But it will be crucial to align ourselves with the forces of anti-racism and not with the forces of segregation or assimilation, as scholar Ibram X. Kendi describes those categories in his 2016 book, ”Stamped from the Beginning: The Definitive History of Racist Ideas in America”. Segregationists (they still exist) want racial separation because they believe Blacks are inferior to whites. The assimilationists (also still around) think that if Blacks just try harder eventually they might become more like whites.

Kendi’s approach is not the only way to think about this, but it’s a place to start. And we won’t be able to move forward in a constructive, non-racist way without knowing the appalling American history he describes. 

In Article 1, Section 2 of our Constitution, our founders smashed each Black person in the country down to three-fifths of a white person. But they also offered a vision of an anti-racist nation, even if they didn’t believe a word of it. Now it’s up to us to make that vision a reality.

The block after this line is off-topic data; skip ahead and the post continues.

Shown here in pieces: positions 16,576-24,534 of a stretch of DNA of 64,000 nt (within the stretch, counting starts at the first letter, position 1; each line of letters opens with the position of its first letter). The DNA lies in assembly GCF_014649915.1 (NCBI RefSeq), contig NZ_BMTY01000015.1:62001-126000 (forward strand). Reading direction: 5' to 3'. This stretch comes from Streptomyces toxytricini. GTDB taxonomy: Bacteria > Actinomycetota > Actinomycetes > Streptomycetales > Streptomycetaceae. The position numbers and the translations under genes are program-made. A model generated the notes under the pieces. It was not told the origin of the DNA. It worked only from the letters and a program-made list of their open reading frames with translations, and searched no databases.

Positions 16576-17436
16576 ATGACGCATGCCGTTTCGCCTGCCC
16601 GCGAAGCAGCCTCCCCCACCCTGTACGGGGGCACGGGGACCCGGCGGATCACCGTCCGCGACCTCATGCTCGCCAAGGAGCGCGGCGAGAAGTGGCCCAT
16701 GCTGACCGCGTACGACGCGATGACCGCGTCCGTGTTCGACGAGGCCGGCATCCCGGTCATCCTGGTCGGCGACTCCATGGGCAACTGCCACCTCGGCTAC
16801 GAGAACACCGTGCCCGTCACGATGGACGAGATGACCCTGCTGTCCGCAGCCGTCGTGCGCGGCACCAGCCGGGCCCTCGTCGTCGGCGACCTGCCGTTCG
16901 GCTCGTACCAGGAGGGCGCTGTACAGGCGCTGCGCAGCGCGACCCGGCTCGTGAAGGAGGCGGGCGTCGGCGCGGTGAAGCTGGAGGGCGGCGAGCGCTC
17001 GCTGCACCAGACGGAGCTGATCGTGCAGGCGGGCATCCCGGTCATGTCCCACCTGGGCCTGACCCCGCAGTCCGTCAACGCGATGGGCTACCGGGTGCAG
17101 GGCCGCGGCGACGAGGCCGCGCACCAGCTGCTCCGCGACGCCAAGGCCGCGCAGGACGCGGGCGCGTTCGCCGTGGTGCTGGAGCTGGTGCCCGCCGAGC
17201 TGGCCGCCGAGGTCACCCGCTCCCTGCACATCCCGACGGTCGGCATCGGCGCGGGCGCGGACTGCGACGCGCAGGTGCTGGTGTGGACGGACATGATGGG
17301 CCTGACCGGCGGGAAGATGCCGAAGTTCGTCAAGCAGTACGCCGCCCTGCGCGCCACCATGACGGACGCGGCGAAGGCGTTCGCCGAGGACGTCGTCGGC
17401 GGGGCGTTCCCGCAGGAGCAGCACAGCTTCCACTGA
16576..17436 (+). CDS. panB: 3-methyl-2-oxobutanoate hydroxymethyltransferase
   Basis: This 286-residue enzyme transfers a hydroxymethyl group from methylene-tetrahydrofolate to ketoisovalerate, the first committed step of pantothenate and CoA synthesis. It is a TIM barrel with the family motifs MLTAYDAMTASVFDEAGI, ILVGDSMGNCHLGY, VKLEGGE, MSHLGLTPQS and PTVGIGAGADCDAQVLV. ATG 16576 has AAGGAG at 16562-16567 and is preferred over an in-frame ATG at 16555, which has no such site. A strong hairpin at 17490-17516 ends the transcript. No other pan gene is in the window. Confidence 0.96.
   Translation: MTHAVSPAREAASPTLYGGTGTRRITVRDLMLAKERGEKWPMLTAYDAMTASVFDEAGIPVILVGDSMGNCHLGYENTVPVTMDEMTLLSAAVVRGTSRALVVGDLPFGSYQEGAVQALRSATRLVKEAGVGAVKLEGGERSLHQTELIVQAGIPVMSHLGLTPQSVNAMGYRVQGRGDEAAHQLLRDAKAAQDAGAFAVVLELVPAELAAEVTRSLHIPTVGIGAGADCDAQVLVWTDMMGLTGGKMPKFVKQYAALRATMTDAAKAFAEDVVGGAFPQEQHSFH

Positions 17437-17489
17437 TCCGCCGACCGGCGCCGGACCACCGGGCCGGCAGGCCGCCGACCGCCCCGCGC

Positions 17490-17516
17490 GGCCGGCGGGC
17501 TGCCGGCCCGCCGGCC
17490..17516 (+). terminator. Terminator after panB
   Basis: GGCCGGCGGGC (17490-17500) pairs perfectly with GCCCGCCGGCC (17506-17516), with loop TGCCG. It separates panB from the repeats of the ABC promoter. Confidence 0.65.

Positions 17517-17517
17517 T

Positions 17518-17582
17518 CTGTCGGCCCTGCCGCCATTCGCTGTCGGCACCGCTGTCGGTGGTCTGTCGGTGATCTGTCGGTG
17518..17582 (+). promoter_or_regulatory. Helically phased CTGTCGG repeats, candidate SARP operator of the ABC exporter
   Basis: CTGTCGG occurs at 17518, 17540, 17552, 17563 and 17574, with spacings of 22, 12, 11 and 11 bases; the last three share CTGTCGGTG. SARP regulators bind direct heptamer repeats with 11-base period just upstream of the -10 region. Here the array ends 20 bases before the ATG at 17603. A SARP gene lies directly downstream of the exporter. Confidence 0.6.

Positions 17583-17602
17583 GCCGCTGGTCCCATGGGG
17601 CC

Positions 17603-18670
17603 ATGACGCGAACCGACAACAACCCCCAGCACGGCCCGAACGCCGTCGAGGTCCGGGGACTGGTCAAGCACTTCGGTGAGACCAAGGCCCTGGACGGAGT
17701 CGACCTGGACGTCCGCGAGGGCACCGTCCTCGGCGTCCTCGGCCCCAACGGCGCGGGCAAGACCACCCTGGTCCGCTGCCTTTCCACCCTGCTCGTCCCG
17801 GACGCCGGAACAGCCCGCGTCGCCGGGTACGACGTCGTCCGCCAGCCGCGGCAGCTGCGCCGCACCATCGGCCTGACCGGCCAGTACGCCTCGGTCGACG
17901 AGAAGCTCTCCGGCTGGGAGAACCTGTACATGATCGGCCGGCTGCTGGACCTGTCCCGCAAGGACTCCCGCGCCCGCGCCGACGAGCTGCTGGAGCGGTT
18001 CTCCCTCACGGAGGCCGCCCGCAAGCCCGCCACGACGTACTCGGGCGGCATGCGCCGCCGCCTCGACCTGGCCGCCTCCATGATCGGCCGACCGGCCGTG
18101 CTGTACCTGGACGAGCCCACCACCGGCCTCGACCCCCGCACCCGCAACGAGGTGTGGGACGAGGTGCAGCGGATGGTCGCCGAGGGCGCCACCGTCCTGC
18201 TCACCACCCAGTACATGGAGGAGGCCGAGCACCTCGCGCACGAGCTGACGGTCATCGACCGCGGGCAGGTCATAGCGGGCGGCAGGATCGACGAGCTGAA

My congregation, committed to the idea that every person is a beloved child of God, is trying. I hope others will try, too. 

Bill Tammeus, a Presbyterian elder and former award-winning Faith columnist for The Kansas City Star, writes the “Faith Matters” blog for The Star’s website and columns for The Presbyterian Outlook and formerly for The National Catholic Reporter. His latest book is The Value of Doubt: Why Unanswered Questions, Not Unquestioned Answers, Build Faith. Email him at